Everyone should be made to view the man-on-the-street interviews featured on Jimmy Kimmel’s talk show.
It is astonishing that not one of the persons recently interviewed knew that the Affordable Care Act is also known as Obamacare. They are one and the same thing.
All but one person interviewed said that the Affordable Care Act was better than Obamacare. One person said that Obamacare was socialism. Another said it would lead to gun control. Still another said it would force people and doctors to make unacceptable medical choices.
The Affordable Care Act was more affordable than Obamacare, according to another person. Another thought Obamacare should allow parents to carry their children on their medical insurance until they were 26 years of age and make companies with 50 or more employees provide medical insurance for their workers.
Obamacare forced individuals to buy health insurance, stated one interviewee. Obviously, none of these people had spent even a moment’s time to find out what provisions the Affordable Care Act contained. In fact, those interviewed wound up unknowingly and wholeheartedly endorsing Obamacare.
The extreme right-wing of the Republican Party has worked hard to slant the public’s perception of the Affordable Care Act by pushing the term “Obamacare.” If you remain uninformed, you really do allow yourself to be fooled all of the time.
It has been reported that the Koch brothers have spent millions of dollars to fund the anti-Obamacare commercials that have been running on television. They should be ashamed.
The tea party looks on these men as patriots. Thinking, informed Americans can and should call them what they really are: scoundrels.
Bob and Carol Belfance
Make parties pay to run Congress
In a just society, the salaries of members of the House and Senate would have stopped with the government shutdown.
If legislators deserve to be paid for their current efforts, the funds should come from their respective parties. Isn’t it apparent to all that they are working for their parties and not the people?
The attempted refusal to allow the World War II vets access to memorials is disturbing and inexcusable. Republicans have sent separate bills to the Senate to fund the national parks, Veteran Affairs and the military. The Senate passed the one for the military, but refused to pass the others, and President Obama has threatened to veto them.
President Obama has ordered changes to the health-care law without congressional approval. The law should not be changed to benefit some and not others.
Large businesses are now exempt from the mandate to provide health insurance to their employees until 2015. Yet individuals are still required to purchase insurance.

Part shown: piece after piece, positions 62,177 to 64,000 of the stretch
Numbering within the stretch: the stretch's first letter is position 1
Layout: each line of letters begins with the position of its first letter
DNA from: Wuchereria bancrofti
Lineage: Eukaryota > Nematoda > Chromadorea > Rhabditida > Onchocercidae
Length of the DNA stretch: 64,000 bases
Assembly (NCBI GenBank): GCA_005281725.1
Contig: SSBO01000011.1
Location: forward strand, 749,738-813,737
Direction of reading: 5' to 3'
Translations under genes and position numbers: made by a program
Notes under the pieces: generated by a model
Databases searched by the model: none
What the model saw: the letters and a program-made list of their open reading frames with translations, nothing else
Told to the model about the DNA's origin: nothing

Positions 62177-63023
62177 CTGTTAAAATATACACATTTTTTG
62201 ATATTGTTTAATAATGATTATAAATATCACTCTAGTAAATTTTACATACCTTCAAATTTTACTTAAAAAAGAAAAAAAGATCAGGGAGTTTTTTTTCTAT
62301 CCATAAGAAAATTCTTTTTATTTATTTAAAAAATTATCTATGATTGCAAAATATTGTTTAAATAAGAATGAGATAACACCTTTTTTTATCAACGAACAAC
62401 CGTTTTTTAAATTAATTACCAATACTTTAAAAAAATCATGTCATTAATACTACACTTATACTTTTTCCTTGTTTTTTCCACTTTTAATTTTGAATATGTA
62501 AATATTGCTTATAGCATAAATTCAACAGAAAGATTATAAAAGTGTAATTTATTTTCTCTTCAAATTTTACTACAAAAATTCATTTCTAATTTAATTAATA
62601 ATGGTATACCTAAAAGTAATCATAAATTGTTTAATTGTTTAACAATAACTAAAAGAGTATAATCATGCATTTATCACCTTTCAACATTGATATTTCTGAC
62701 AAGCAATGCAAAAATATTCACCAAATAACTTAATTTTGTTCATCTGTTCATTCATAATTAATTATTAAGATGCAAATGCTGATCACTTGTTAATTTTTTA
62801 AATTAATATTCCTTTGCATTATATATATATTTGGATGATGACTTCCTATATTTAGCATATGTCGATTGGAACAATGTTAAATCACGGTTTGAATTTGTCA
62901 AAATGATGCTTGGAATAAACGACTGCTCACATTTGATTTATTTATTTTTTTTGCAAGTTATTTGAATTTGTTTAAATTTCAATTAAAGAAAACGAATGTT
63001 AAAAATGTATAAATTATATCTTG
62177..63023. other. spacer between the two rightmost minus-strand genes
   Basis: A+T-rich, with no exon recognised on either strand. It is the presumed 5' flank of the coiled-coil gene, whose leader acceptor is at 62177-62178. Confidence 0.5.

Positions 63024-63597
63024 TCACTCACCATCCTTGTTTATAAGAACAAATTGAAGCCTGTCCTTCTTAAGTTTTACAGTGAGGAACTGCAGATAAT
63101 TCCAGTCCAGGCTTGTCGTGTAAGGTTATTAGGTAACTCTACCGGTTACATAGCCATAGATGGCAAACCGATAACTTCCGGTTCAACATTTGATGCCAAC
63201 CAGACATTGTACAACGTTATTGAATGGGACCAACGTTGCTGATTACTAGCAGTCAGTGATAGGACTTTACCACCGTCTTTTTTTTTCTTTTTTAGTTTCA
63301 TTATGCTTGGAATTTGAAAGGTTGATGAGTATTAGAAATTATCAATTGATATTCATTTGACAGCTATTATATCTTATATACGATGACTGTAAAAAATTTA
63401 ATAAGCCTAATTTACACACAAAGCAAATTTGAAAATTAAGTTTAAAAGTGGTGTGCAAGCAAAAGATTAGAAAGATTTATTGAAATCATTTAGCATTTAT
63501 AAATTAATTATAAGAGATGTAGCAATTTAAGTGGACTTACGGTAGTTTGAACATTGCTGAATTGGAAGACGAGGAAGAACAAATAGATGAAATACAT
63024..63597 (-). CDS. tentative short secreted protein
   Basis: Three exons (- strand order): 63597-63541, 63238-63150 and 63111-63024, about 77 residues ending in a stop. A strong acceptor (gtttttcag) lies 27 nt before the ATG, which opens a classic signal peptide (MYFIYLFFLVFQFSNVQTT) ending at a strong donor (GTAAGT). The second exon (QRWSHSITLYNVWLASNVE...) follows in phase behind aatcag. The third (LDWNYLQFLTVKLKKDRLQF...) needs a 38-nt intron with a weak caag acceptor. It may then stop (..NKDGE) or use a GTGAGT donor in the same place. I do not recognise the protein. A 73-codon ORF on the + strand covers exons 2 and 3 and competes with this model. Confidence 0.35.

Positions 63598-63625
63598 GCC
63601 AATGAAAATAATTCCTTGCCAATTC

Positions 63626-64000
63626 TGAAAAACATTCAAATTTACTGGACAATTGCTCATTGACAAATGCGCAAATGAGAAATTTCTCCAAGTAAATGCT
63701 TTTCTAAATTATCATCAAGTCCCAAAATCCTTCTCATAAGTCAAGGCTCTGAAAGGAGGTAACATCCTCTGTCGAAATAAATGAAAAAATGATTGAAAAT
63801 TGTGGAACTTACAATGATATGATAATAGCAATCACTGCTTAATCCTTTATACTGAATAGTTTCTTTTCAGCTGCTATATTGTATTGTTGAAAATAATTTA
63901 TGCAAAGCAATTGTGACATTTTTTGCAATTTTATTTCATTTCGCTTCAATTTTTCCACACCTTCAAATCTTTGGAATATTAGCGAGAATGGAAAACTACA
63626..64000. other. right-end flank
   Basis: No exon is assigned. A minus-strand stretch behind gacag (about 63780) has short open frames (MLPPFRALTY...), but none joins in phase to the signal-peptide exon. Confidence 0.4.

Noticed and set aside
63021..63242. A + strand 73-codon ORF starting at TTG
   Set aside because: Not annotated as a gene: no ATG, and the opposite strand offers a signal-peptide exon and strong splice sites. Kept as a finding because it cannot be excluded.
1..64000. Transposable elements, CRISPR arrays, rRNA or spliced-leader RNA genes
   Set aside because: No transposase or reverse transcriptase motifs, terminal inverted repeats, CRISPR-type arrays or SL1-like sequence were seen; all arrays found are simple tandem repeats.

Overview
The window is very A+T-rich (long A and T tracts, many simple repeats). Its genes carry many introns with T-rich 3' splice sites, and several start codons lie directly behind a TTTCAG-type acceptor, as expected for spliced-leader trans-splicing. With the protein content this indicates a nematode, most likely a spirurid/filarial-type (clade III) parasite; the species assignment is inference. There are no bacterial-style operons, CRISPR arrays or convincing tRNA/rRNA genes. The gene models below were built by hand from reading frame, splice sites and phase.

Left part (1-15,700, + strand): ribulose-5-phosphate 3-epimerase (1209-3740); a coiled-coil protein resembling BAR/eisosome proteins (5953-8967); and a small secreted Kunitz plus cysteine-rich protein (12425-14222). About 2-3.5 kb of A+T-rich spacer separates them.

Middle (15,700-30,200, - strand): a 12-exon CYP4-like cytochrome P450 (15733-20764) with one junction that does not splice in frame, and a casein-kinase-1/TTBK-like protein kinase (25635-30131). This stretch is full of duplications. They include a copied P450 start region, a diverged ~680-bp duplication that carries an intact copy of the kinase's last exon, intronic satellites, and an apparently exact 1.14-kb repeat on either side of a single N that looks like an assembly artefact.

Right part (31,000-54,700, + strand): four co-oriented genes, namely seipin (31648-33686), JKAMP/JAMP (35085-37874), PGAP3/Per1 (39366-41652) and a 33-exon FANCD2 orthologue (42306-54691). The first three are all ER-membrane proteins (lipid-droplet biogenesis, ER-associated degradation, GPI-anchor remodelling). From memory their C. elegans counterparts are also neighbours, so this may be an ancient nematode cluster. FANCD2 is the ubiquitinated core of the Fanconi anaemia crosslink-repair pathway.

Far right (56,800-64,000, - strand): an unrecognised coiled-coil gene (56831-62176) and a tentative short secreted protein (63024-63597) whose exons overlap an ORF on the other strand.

Companies are laying people off or reducing hours to avoid the law’s requirements. Many are dropping insurance coverage, forcing people to try to get their own, which many cannot afford.
Congress should approve bills to fund segments of the government while the other issues are being resolved. How much more dysfunctional can our government become?
Don’t trivialize health-care debate
Calling the Affordable Care Act “Obamacare” makes as much sense as calling Social Security the “Roosevelt Security Act” or Medicare “Johnsoncare.” All suggest a certain presidential whimsy rather than serious legislative action to address real problems.
Social Security was a monumental piece of legislation to reduce high levels of poverty among the elderly, even though many opposed its passage in the 1930s.
Medicare was passed in the 1960s to enable the elderly to have access to basic medical care. Again, many were initially opposed. Most reasonable people recognize that these policies, while still presenting challenges in controlling costs, have been successful in making life better for most Americans.
Likewise, the Affordable Care Act was set up to address major deficiencies in the medical safety net, problems such as 30 million to 50 million people with no medical insurance, lack of coverage for pre-existing conditions (or cost-prohibitive coverage) and coverage limits inadequate to cover the cost of significant, but treatable, medical conditions.
People certainly can have major disagreements about the wisdom of some of these policies and the mechanisms used to implement them, but personalizing this battle by using the term Obamacare trivializes the real problems the Affordable Care Act was designed to address.
It politicizes the debate more than is necessary. This makes rational debate and discussion of how to improve the Affordable Care Act more difficult.
Our country needs serious, thoughtful efforts to implement and improve the health-care law. Language does matter. Use of the more political term makes such efforts more difficult.
iPads don’t make textbook memories
The article about Hoban freshmen and sophomores receiving an iPad instead of textbooks was an eye-opener for this old(er) lady. (“Hoban subs iPads for textbooks,” Oct. 4.
My first thoughts were how wonderful to have all that learning and ease of access; how great not to have to lug a heavy backpack; how forgetting to bring in your homework was a bygone memory.
Then, nostalgia set it. What was better than the smell, the feel and the anticipation of a new textbook? They heralded our advancement through our educational system, our school spirit and our place in the world.
Who can forget the fashioning of a brown paper cover for those new books, to protect them from scratches and other ills?